1. PJ.Paradox
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    PJ.Paradox Member

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    Fiction Writers: What do you find most rewarding?

    Discussion in 'General Writing' started by PJ.Paradox, Mar 12, 2010.

    I know there is a stickied "Why Do You Write?" thread already. My post, while similar, focuses on the actual experience of writing over the motivation to do so in the first place, and invites people to offer personal advice on the aspects they enjoy most.

    There are two questions. Imagine that you have just completed a new short story or novel.



    Question #1 - What stage of your creation process did you enjoy most and why?


    Question #2 - What advice can you give to others who may not be so adept at your pet-stage or process?



    I personally think it helps to try look at the things we don't like, or are not especially good at from the perspective who does. I also feel that sometimes learning individual techniques from people who really enjoy what they do can provide the keys we've been searching for to unlock the fullest writing potential.


    While my own answer to question number one is simple, I will respond to this post with my own answer a bit later when I have more time to give part two the consideration it deserves.
     
  2. thewordsmith
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    thewordsmith Contributing Member Contributor

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    Not sure I can tell you what part of the process I like the most. I become so immersed in the process - agonizing though it may be at times - that pleasure is not really part of the equation. But I can certainly tell you what I like the least. That would be the end. As I near the end of a manuscript, I find myself dragging my feet. Or would that be fingers? These characters have become such a vital part of my life for the time I have worked on their story that I just hate to say good-bye to them. This is actually what I'm going through with my current manuscript in progress. I know the ending and how to get there. I know what is coming up to bring the end to fruition. But I just hate to come to the end.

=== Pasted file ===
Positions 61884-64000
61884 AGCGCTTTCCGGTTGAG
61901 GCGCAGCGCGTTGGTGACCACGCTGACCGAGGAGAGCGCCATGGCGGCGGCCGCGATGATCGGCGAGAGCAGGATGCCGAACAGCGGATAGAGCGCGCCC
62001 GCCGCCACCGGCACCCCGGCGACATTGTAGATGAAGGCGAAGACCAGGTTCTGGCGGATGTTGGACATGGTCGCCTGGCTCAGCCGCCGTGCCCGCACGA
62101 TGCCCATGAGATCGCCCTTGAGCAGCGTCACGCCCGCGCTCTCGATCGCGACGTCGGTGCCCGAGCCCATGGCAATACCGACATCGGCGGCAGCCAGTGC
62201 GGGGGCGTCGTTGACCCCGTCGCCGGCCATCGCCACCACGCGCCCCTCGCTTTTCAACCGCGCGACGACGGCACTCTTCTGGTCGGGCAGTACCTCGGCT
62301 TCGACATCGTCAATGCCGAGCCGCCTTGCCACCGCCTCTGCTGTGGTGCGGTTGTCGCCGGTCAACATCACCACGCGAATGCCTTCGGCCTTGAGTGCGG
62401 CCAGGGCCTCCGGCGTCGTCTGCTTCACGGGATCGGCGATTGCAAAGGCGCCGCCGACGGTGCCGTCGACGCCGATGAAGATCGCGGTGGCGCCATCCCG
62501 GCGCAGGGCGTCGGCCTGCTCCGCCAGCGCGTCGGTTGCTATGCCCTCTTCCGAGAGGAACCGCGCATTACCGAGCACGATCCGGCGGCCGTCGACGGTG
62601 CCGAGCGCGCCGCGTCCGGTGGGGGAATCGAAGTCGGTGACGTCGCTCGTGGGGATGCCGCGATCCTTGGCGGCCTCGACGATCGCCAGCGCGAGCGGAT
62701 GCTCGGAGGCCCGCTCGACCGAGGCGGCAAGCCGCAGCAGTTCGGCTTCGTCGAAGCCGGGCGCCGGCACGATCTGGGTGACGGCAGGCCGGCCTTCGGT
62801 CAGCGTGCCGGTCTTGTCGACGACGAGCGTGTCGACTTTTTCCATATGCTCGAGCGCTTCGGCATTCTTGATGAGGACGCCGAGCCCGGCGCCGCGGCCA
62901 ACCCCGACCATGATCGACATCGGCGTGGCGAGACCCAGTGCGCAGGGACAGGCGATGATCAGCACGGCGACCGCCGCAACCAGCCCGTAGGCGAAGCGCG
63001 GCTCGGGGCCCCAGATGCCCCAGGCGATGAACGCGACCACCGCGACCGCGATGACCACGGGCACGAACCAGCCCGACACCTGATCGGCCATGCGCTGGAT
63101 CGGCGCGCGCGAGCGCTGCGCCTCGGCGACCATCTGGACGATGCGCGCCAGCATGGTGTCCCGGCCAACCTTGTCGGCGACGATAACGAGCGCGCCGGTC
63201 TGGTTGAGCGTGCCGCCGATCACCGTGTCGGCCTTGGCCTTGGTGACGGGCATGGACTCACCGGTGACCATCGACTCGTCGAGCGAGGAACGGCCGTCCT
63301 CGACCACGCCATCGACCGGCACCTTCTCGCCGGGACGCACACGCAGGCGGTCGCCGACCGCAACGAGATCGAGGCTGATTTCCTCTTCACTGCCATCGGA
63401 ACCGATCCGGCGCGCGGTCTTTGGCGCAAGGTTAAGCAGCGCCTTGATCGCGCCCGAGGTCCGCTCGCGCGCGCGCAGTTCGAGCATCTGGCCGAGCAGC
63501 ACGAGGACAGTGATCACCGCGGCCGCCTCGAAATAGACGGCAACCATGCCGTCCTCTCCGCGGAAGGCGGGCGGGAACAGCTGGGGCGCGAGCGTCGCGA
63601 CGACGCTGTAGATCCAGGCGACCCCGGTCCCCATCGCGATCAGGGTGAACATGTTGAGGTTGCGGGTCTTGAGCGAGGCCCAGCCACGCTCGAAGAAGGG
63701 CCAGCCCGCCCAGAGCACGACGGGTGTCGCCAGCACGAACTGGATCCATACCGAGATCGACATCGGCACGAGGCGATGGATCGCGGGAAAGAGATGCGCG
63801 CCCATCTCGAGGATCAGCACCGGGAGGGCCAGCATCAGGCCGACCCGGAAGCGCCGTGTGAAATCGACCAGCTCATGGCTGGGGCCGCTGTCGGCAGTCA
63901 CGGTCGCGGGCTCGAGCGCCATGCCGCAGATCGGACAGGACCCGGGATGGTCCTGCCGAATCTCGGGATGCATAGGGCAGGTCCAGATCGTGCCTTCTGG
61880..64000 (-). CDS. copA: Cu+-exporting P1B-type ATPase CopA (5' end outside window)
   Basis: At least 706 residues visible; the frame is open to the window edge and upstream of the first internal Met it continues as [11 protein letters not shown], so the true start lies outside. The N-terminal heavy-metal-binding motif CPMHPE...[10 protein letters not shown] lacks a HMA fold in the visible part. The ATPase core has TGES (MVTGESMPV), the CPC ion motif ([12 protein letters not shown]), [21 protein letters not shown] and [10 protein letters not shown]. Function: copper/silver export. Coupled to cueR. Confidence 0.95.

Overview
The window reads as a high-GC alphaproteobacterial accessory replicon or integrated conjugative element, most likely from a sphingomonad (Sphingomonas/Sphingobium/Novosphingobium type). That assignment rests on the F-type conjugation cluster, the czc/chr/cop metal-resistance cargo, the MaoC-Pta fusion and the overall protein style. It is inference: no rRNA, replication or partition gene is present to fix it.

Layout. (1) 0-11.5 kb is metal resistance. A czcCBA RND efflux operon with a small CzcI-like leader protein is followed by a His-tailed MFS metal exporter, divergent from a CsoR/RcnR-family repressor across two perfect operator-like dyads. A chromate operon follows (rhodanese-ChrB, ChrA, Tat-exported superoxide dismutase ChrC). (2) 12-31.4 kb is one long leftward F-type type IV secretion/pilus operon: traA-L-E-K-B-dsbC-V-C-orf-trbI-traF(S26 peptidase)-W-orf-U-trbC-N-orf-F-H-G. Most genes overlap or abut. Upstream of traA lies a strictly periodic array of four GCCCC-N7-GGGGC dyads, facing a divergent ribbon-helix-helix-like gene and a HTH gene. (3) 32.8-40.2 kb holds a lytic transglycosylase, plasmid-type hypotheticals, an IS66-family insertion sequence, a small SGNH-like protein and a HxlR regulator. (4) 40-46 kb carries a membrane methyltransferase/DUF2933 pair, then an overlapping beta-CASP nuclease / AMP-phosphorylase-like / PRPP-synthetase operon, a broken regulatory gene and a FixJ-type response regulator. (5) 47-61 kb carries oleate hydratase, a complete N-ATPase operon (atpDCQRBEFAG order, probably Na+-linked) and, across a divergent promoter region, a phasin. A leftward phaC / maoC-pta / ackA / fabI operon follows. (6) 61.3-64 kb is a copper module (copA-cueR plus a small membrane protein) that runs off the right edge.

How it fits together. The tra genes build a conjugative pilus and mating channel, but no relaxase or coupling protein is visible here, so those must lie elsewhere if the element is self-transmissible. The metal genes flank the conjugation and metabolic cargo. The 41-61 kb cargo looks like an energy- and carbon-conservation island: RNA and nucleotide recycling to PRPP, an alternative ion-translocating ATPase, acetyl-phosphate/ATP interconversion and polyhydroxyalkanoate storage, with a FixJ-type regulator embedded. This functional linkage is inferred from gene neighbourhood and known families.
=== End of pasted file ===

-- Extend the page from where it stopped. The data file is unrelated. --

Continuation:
I guess it's sort of like sex. The process is awesome but ... then it's over. (And, just like sex, if you want that thrill again, you just have to do it again!)
     
  3. Anders Backlund
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    Anders Backlund Contributing Member

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    The initial genesis - the stage that spans from the first flash of inspiration to finished story concept, when I play with ideas, define my characters and explore the themes and motives I want to use for the story.

    Don't write everything down at once. Let the ideas roll around inside your head for a while, and try not to force them to take shape. Allow them to be vague and undefined - that makes them pliable, and helps them merge and connect and mature in interesting ways. You'll know when you have enough to really get working seriously.

    Also, unless you wake up in the middle of the night with the best idea ever, you are probably not going to forget about it, so don't worry. Good ideas tend to stick.

    (If you do wake up in the middle of the night with the best idea ever, though, for goodness sake write it down! Chances are your long-term memory hasn't kicked in yet.)
     
  4. mammamaia
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    mammamaia nit-picker-in-chief Contributor

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    the writing stage, naturally... that's the fun part... all that comes next [editing, polishing, shopping it around] is just plain hard work...

    READ!... be a good and constant reader of the best works by the best writers of all time periods and of all genres, especially the one/s you want to write... and keep practicing till you can compete successfully with all the millions of others like you, who will be hoping you'll fail, to give them a bit of a better chance at the brass ring...
     
  5. Sillraaia
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    Sillraaia Senior Member